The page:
'To dig' - the unusual usage The well-known poem of Roald Dahl starts with a line "The animal I really dig among all others is the pig..." The meaning of the verb "to dig" here is "to like" or "to adore". My question is whether this usage of "to dig" is common or is it a sort of extravagance and an oldfashioned? The whole version of the poem may be seen at: https://www.youtube.com/watch?v=F5DS2DnsJ04&t=29s
Oct 28, 2017 8:22 AM
Answers · 6
Yes, it used to be very common indeed in the 1960s and 1970s. If you listen to interviews from that period, you're sure to hear pop musicians and all sorts of people from the hippy era using 'dig' to mean like or appreciate. Despite being outdated, it's still understood today. It's rarely used, though. File it away in your passive vocabulary.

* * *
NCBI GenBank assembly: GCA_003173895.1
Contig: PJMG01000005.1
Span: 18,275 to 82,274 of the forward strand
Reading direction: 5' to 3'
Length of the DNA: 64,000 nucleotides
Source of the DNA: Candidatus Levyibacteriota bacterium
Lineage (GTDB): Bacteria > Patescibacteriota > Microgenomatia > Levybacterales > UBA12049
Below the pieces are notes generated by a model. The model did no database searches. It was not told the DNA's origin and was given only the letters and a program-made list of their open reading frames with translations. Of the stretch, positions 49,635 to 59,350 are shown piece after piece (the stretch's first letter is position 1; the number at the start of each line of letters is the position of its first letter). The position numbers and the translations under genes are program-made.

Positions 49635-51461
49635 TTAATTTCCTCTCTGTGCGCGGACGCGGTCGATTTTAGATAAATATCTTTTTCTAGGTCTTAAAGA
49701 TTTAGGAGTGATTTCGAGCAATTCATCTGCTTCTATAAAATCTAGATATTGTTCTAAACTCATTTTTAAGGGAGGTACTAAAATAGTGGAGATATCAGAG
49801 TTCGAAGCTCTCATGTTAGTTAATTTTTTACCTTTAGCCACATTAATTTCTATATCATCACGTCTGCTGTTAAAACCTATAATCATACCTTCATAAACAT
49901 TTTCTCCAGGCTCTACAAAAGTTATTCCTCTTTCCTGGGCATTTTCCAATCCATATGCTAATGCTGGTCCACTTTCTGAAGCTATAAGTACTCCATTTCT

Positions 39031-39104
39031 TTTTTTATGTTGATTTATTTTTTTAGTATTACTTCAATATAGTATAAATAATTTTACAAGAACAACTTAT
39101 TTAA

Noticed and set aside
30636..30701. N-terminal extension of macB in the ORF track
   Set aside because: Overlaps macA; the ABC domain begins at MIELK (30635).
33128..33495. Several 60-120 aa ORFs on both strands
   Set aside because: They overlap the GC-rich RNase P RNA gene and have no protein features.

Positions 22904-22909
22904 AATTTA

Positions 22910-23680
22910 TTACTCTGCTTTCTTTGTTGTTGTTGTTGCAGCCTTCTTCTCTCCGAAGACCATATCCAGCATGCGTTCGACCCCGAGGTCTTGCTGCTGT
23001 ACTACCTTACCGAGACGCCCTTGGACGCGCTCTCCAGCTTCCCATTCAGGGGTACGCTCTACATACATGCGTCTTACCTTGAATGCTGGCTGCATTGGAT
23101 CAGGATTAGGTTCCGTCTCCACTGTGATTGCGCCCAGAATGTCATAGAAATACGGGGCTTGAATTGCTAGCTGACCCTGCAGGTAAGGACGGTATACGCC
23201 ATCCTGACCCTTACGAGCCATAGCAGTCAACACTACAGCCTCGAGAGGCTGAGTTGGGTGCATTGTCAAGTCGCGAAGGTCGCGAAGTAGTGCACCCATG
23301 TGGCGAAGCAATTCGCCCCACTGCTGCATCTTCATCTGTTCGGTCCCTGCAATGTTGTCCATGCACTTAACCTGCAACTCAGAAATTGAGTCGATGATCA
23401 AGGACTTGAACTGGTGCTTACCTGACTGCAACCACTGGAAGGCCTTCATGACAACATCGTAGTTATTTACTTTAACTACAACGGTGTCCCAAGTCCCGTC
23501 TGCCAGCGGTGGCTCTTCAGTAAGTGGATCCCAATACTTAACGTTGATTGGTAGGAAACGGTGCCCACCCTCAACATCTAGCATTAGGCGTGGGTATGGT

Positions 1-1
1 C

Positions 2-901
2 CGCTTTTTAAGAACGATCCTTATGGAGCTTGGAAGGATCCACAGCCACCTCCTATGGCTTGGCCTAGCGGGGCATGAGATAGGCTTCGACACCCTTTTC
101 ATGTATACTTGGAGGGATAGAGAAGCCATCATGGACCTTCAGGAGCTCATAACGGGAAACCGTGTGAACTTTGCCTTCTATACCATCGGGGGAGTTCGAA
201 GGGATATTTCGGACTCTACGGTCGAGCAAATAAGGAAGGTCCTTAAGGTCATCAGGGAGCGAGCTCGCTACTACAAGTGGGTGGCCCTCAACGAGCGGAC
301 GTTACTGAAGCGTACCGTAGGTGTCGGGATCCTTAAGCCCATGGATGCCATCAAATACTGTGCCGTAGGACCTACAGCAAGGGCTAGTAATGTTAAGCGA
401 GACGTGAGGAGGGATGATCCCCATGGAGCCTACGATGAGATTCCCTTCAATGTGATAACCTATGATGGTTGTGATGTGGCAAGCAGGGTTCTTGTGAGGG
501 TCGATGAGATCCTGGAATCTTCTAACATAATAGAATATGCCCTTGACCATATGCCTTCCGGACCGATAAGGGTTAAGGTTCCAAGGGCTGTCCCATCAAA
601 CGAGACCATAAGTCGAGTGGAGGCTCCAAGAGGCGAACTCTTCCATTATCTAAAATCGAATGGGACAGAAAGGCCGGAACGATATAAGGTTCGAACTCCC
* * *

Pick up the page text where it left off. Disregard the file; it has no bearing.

October 28, 2017
"To dig something or someone" is passé and old-fashioned although some people of a certain generation may still use this construction. It's still okay to use it but remember it's a dated expression like saying something is 'groovy'. Check out the movie "Austin Powers" to get a feel for the time period when these words were used more frequently.
October 28, 2017
Su Ki is spot on, it was very common in the 60s/70s. But, not so much now.
October 28, 2017
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